Australian Dictionary of Biography

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Dunk, Sir William Ernest (Bill) (1897–1984)

by Nicholas Brown

This article was published in Australian Dictionary of Biography, Volume 17, (MUP), 2007

Sir William Ernest (Bill) Dunk (1897-1984), public servant, was born on 11 December 1897 at Morgan, South Australia, fifth of six children of Albert Landseer Dunk, clerk, and his wife Winifred Jane, née Gibbs, whose grandfather, Thomas Young Cotter, had been South Australia’s first colonial surgeon. Bill’s childhood was spent in this small, busy river port until, supported by his elder brothers, he moved from the local two-room school to Kapunda High School. In 1914 he took the Commonwealth Public Service clerical entrance examination and was appointed to the Commonwealth AuditorGeneral’s Office in Adelaide.

As a junior customs clerk, Dunk endured the tedium of bureaucracy. He enlisted in the Australian Imperial Force on 26 April 1918 and served in Egypt from November. Back in Australia, he was discharged in May 1919. Marriage to Elma Kathleen Evans, great-granddaughter of George Fife Angas on 20 April 1922 at St Matthew’s Church of England, Kensington, Adelaide, brought fresh ambition. In 1924 he completed a correspondence diploma in accountancy with the Federal Institute of Accountants and in 1928 secured appointment as government auditor for the Mandated Territory of New Guinea. Intended to enhance Dunk’s prospects of promotion, this experience exerted an enduring influence, impressing on him the challenge (as he later put it) of achieving `self-respect all round’ in colonial and Indigenous development.

On his return to Adelaide in 1930, exposure to the strains of economic depression stimulated Dunk’s expanding interests in the role of government. Frustrated by a lack of advancement, in 1934 he was transferred to the London office to audit the Commonwealth Bank. Often assisting that shrewd negotiator, the Australian high commissioner Stanley Melbourne (Viscount) Bruce, Dunk was also unravelling the residual financial legacy of World War I and auditing an extensive registry of public borrowing. When, in 1938, he returned to the bank’s central office in Sydney, his friends included the young economists Leslie Melville and H. C. (`Nugget’) Coombs.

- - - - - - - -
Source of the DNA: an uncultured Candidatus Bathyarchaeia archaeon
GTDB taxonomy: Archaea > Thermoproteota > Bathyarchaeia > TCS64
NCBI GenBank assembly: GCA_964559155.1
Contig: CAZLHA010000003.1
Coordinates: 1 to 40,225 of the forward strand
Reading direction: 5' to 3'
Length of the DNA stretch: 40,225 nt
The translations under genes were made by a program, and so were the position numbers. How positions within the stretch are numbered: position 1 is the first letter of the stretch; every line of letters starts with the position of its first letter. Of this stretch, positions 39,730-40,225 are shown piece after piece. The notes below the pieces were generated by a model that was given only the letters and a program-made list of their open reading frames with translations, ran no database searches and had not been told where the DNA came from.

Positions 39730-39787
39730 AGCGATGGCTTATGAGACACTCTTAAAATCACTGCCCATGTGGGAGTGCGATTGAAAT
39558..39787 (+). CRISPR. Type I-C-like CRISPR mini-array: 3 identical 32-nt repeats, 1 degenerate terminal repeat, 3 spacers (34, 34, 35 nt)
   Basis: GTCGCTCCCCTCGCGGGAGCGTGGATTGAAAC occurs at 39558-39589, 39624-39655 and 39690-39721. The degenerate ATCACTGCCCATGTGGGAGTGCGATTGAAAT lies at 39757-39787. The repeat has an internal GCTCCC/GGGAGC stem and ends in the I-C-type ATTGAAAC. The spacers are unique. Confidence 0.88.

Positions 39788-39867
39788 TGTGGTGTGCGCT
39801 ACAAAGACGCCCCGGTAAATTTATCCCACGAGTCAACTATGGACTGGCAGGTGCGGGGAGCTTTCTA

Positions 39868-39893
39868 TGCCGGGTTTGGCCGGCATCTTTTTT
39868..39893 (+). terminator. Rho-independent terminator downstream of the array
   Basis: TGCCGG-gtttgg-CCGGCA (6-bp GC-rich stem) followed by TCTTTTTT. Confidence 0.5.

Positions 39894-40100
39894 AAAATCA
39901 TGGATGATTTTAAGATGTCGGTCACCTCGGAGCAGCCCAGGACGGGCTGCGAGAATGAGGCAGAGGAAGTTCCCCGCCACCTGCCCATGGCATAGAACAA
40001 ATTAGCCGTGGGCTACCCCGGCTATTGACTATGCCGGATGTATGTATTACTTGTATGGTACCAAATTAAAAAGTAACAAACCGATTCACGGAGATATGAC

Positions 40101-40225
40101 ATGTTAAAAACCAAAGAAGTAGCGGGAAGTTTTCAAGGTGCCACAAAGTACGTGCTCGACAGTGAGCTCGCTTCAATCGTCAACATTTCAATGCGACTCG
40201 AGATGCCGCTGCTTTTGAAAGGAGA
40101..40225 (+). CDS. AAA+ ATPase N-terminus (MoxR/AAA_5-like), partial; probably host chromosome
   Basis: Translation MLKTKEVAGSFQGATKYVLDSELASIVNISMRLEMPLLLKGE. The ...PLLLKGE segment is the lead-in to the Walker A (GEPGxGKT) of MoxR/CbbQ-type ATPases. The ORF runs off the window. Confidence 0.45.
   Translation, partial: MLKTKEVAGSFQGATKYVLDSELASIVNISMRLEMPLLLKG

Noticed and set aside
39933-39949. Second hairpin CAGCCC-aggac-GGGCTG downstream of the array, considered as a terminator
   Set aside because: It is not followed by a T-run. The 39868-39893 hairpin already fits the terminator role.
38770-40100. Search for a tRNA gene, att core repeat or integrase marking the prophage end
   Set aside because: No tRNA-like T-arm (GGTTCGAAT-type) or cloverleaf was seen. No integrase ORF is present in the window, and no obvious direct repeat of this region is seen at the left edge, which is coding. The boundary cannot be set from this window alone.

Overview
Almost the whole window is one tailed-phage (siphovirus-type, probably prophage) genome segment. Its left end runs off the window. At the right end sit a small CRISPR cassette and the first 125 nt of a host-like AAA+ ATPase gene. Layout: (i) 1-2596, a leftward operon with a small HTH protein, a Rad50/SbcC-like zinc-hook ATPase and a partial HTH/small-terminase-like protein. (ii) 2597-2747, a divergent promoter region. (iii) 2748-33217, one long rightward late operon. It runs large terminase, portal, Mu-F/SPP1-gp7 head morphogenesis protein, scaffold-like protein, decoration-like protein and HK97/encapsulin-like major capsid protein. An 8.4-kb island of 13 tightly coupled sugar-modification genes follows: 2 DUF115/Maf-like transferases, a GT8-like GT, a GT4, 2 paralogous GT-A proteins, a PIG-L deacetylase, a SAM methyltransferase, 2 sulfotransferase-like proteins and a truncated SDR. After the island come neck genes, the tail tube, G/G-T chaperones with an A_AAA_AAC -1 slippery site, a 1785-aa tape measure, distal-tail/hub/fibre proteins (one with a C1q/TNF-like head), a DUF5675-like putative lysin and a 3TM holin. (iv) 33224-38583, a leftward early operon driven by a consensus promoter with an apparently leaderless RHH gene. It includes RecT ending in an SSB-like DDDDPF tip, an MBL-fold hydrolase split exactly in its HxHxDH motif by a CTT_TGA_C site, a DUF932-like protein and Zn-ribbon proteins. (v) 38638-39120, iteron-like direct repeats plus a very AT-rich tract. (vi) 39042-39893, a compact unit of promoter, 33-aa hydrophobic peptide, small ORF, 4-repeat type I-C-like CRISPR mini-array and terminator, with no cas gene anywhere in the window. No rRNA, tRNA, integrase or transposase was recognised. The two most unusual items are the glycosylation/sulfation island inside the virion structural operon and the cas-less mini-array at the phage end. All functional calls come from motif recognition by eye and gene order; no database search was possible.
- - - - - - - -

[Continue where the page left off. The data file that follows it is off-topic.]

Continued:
Recruited to the Treasury in 1939, Dunk moved to Melbourne in September to assist the Board of Business Administration in bringing the expertise of senior consultants (initially Essington Lewis, (Sir) Norman Myer and Sir George Pearce to bear on defence expenditure. Given the lack of clear procedures, and the need to adjudicate shifting, competing demands and to wage war `on the cheap’, this work required endurance and versatility. Dunk’s adaptability, which impressed Ben Chifley when he became treasurer in 1941, led to his appointment to the defence division of Treasury, as liaison officer overseeing expenditure in the Department of Defence.

With the entry of the United States of America into World War II, the support of Allied operations in the Pacific added to these responsibilities. In 1942 Dunk was appointed director of reciprocal Lend-Lease finance, managing the cash-free supply of American munitions, equipment, machine tools and fuel in exchange for food, clothing, ammunition and facilities. Overall, Lend-Lease achieved an effective division of labour of which Dunk was proud, but he was also aware of its implications for future balances of economic power. Observing meetings in Ottawa and Washington in 1944, Dunk marvelled at the skill of Baron Keynes in gaining support for British and Commonwealth reconstruction from legalistic and competition-minded Americans. He was soon to engage in similar wrangling with US officials, who required strict accounting for any equipment remaining in Australia at the end of the war.

Dunk insisted that the war economy offered opportunities to pursue aggressive policies of national development, denouncing as `dangerously soporific’ any focus on `juggling budgets’ when ventures in industry, trade and population expansion beckoned. Surprised to be offered the job of secretary of the Department of External Affairs in 1945 by its minister, Bert Evatt, he hoped to advance linked economic and diplomatic initiatives. Instead he felt cast as the `glorified staff manager’ for a rapidly expanding and strained department, attending to personnel questions and marginalised from Evatt’s clique of policy advisers. Tensions with his choleric minister increased, but Dunk twice declined the offer of appointment as chairman of the Commonwealth Public Service Board, only accepting it in March 1947 under personal pressure from Chifley—and immediately questioning his decision when offered a more lucrative executive position in Vacuum Oil Co. Pty Ltd.

Having come up `through the ranks’ of the public service, Dunk was highly qualified for the chairmanship. Most recently, at External Affairs he had become concerned that the privileges of training accorded to diplomatic cadets should be extended to officers in other departments similarly charged with expanding the charters of government (but not all, presumably, to be invited to the Sunday teas Elma hosted for new cadets). Equally, having shared an austere flat in Canberra with Coombs, or camped in Evatt’s house while the minister was travelling, Dunk also insisted that the quality of government would only improve with the conditions under which its `servants’ lived and worked in the `bush capital’. He soon advised Chifley that the national bureaucracy was `run down and out of date’, showing the strains not only of war, but of the Depression and even World War I before that. `Civilisation is management’ was a brash aphorism, but it expressed Dunk’s priorities for the board: recruitment to address generational and skill imbalances; advanced training methods; salaries to attract and hold the `sound, plain-speaking intelligent man’; improvement of allowances and amenities; and, overall, efficiency and economy.